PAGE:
Four myths about cloud computing, dispelled
More and more businesses are seeing the efficacy that cloud computing can provide. Despite this, some myths persist about what it is and what it is not able to do. Here are a few of the most prominent, and why they're inaccurate.
It's nothing more than a buzzword.
This falsehood takes something that is actually true — people are talking about it more and more frequently these days — and confuses cause and effect. Cloud computing isn't important because it's a buzzword, it's a buzzword because it's important. And it's not a fad: research firm Gartner estimates that $788 billion will be spent on related services in the next four years, and consulting firm McKinsey expects the overall economic impact could soar as high as $6.2 trillion in the next twelve.
It's only for select businesses.
Even if you don't think you have, there's a very good chance you've used some sort of cloud-based software before. Email clients like Gmail and Yahoo employ them, as do digital libraries like Netflix and Kindle. In fact, some 95 percent of respondents in a recent Citrix survey have had some contact with them before, even though 54 percent didn't even realize it.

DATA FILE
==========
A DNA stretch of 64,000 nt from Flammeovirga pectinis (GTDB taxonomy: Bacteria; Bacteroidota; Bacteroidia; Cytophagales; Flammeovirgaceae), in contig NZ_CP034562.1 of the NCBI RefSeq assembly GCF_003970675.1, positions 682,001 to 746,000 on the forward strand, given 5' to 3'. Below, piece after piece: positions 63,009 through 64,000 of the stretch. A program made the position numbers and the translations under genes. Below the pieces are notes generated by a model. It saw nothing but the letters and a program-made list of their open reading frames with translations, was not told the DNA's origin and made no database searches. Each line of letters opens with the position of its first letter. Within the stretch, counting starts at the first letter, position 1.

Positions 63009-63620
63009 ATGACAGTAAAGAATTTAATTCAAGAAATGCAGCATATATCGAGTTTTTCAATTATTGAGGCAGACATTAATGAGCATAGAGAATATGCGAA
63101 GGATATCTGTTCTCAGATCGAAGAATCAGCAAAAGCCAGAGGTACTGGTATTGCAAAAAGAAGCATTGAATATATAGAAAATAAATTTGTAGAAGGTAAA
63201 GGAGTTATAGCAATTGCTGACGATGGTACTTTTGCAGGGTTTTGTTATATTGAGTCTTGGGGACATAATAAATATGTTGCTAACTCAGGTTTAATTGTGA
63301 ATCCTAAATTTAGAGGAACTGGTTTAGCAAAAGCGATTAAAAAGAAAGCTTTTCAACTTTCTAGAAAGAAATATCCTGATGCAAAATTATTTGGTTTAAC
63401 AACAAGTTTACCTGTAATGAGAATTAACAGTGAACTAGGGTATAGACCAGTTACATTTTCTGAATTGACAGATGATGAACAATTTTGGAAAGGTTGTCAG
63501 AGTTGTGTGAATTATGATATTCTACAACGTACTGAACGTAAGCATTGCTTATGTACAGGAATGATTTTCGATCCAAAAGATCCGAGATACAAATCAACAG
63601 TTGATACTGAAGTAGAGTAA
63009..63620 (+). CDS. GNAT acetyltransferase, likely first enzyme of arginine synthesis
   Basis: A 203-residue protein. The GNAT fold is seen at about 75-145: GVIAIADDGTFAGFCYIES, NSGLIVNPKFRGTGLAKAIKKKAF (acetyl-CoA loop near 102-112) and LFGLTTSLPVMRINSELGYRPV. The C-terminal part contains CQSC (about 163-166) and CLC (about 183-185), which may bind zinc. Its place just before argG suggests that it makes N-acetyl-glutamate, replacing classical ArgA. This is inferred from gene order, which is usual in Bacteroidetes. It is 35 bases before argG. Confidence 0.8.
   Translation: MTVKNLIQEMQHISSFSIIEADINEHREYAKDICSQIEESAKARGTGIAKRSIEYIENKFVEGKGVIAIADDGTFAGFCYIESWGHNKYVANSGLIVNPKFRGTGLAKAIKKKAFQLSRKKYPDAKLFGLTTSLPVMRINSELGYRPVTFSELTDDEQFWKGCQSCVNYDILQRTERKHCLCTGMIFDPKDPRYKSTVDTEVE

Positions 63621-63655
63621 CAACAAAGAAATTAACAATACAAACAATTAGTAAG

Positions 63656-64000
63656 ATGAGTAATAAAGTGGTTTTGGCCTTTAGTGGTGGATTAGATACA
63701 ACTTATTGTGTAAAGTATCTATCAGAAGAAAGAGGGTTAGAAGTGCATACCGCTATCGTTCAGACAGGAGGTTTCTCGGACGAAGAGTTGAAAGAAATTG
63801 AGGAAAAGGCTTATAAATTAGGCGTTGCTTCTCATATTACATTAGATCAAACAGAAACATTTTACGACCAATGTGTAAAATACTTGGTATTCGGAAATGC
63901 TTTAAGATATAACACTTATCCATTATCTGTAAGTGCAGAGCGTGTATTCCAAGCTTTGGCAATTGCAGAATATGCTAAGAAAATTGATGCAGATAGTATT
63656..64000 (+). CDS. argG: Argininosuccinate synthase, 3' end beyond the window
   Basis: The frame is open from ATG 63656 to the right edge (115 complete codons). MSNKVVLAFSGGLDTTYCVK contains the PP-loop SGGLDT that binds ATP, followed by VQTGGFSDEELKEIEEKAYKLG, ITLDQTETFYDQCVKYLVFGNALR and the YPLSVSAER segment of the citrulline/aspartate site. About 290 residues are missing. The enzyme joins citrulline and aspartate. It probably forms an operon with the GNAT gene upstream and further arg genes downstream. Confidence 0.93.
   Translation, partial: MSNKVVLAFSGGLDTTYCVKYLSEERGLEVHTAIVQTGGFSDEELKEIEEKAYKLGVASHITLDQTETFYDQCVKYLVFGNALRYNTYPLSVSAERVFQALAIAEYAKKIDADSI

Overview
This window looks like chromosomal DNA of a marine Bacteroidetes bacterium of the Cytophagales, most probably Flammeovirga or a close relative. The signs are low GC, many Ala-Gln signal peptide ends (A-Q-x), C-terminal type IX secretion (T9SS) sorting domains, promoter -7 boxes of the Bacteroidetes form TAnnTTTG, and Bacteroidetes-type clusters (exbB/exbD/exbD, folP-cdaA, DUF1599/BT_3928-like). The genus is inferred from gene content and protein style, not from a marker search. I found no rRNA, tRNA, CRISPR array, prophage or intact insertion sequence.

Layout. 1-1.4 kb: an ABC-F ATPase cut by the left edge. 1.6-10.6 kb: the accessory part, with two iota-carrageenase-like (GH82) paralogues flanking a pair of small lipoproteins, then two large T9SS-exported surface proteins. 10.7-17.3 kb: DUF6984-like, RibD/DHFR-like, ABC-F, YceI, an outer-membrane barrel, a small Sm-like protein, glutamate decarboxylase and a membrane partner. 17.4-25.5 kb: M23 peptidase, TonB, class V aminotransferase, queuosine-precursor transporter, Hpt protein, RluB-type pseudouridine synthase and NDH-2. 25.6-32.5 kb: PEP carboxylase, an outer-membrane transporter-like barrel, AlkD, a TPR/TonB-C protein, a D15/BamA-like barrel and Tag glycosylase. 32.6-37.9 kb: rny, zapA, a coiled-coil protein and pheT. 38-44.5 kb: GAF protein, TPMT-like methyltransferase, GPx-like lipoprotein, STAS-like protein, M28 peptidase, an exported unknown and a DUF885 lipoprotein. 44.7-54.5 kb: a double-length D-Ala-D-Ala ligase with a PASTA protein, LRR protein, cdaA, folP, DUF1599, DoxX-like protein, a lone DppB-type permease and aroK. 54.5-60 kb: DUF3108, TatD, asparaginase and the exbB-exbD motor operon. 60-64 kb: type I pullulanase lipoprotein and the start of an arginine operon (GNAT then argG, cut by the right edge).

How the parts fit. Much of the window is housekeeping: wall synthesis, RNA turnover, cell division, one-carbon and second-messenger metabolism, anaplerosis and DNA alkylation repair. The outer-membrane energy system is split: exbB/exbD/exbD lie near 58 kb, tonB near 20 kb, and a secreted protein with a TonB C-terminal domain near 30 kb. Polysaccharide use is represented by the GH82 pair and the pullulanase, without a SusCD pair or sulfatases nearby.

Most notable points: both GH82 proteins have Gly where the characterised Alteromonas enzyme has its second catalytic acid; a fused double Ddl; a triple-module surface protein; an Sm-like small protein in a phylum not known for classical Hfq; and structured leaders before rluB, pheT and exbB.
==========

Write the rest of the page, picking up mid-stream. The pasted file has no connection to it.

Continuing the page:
So chances are, you already have some familiarity with the principles behind it. Cloud consulting services can help explain how exactly your company can benefit.
It's somehow unsafe.
Companies that use cloud services actually tend to be safer than ones that don't. That's because the companies that provide them go to great lengths to create an infrastructure that will keep your data secure. These providers can afford to invest much more seriously in anti-hacker defense than your business can, because that's exactly what they're there for.
It can't be counted on.
Whenever a cloud service has a brief outage, it becomes major news. Not because it happens very often, mind you, but precisely because it does not. The technology is exponentially more reliable than keeping everything on a laptop, which can and will freeze or crash on a regular basis. That's to say nothing of external factors, like getting caught in the rain, having coffee spilled on them or having a curious pet decide that they're the ideal place for a nap. Ultimately, not only is investing in a cloud service the best way to keep your information safe from outsiders, it's the ideal method for keeping it accessible to insiders.